Posts Tagged ‘Asia’

The Diplomat Hotel, Baguio City in the Philippines is a place rumoured to be haunted. It was a Seminary (college for priests) during the early 1900’s but in World War 2 disaster struck them as several priests and nuns were killed by Japanese forces.

It was converted into a hotel after the war, this strange eerie place has large rooms with king size beds and bibles at the bedside. Everyone from guests to workers have reported that they have been priests roaming the corridors and ghostly apparitions of people carrying heads on platters and it’s not just limited to the idea of the ghosts inside, stepping outside you may see that there are neighbours with precautions of crosses on their doors and windows, and they keep them shut after dark.

The Philippine Military Academy is also active when it comes to ghostly reports, and people have reported heading a platoon marching at night on the grounds.

Alongside this there is a cadet in parade uniform that appears and a priest that was there during the occupation and beheaded. If you are looking for more proof that the White Lady isn’t reserved for just Europe and America you can always try here too as apparently there is one on the grounds.

These are also known as Tibetan Singing Bowls, rin gongs, Himalayan bowls or suzug gongs. They are a type of bell that are classified as a standing bell, they sit on their surface to produce their sound, over the hanging variety. They are traditional to Asia and appear to have roots as far back as the bronze age. They are used for meditation, music and relaxation as well has personal well being. They are used by various professionals and have been known to assist with cancer patients and those under care for post traumatic stress disorder. They are also popular in classrooms as they help to keep the attention of the students.

They are historically made in Asia, especially in Nepal, China and Japan. They seem closely related to the decorative bells made along the silk road from the Near East to Western Asia. The best known of more recent times seem to be from the Himalayan region. They are often referred to as Tibetan Singing bowlws but there do not appear to be any found in the region today.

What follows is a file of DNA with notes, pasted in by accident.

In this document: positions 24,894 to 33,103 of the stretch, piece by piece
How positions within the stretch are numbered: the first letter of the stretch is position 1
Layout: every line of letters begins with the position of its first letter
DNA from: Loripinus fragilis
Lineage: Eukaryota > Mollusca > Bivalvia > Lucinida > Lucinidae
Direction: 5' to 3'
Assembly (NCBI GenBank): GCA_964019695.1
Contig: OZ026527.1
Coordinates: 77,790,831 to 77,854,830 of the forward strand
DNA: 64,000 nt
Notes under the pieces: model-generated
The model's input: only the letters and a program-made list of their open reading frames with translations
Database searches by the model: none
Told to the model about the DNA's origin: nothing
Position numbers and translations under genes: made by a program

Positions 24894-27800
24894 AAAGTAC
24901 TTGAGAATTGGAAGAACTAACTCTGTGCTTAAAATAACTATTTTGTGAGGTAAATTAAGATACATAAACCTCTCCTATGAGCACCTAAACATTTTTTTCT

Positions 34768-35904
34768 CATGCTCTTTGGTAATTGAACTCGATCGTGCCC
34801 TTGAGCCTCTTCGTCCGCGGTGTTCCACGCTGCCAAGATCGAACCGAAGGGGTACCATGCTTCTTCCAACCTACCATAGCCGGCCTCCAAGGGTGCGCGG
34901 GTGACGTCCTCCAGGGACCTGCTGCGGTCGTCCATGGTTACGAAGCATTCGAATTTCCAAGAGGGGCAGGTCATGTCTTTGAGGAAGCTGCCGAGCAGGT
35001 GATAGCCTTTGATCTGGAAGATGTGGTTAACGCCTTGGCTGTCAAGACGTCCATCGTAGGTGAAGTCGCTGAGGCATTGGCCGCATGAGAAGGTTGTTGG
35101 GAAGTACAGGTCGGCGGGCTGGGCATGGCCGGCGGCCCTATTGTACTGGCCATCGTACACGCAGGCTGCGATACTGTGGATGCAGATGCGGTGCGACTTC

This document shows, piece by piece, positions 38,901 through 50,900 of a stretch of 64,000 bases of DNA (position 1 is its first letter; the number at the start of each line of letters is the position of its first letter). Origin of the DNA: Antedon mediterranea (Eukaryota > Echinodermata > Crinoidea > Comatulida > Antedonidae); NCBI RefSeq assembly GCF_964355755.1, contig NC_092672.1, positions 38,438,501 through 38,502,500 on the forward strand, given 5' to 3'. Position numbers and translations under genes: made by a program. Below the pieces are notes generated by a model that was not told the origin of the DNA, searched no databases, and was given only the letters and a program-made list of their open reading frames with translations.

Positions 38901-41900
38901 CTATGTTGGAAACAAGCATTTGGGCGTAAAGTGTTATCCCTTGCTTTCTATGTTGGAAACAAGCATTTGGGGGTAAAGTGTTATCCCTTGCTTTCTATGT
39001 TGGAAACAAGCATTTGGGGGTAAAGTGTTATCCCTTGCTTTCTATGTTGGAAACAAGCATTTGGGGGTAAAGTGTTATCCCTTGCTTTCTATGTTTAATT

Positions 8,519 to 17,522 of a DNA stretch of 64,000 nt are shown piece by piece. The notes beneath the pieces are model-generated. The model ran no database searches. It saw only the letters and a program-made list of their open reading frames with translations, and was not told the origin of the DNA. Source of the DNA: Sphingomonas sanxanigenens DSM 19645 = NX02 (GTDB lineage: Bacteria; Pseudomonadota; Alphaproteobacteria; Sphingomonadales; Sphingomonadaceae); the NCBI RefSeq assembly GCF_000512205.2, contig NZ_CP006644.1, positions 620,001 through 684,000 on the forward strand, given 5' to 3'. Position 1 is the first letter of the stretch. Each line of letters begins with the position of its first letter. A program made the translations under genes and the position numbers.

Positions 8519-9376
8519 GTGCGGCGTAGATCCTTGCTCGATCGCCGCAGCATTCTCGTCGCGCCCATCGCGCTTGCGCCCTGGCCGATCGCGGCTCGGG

In Tibetan Buddhist practise uses the bowls to signal the beginning and end of the periods of silent meditation. Chinese Buddhists will use the singing bowl to accompany the wooden fish during chanting, striking it when a particular phrase is chanted. In Japan and Vietnam a similar practise is sused, also in Japan they are used in traditional funeral rites and ancestor worship. Every Japanese temple will hold a singing bowl and they are found on altars and in meditation rooms around the world.

The only texts about the singing bowls are modern but a few pieces of art from several centuries do depict them. Singing bowls from around the 15th Century have been found in private collections and bronze bells for music have also been located as far back as the 8-10th Century BC. They are played by striking the rim of the bowl with a padded mallet, they can also be played by the friction of rubbing a wood, plastic or leather wrapped mallet. They produce a unique sound and alongside this a physical vibration can be felt.

The singing bowls have a traditional way to be made, they are still one of the most traditionally crafted object made today. The antique bowls are highly collectable and prized because their sounds are so unique. There are a flood of modern ones that are old looking and sold as such but there are not many dedicated experts to the field and so there are a lot of them circulating with wrong information however they are still a wonderful addition to the home regardless of this I am sure. Many of the copper bowls are assured to be the modern ones but there appears to be other bowls that are made from high tin bronze. There is so far no evidence about the claims the singing bowls contain 7 metals.

New bowls come from Nepal, India and China and the best hand made ones still appear to come from Nepal. New ones do not have the same mellow and peaceful sound, they are often louder and will ring for longer. They are made in two processes, the best ones are made by hammering, the modern method is by sand casting before machine lathing. Machine lathing can only be done by brass so many of them are made with brass alloy which do not produce the sound of those made by hand.

It’s free! If you work on the grounds.

The North Cemetery hosts 2000 living people, entire families living in converted mausoleums, as people sit at home moaning about their air conditioning or the dishwasher playing up, spare a thought for 40% of the population of the country who live below the poverty line.

80+ funerals per day take place in the large cemetery and the residents pretty much live in a gated community. James Chance undertook a project and has some quite honestly breath-taking images of the life of the people that live there.

click here  for his images.

Still think you have it rough? What an amazing display of versatility, and proof that you don’t need to be scared of the buried dead… just the weird gribblies outside.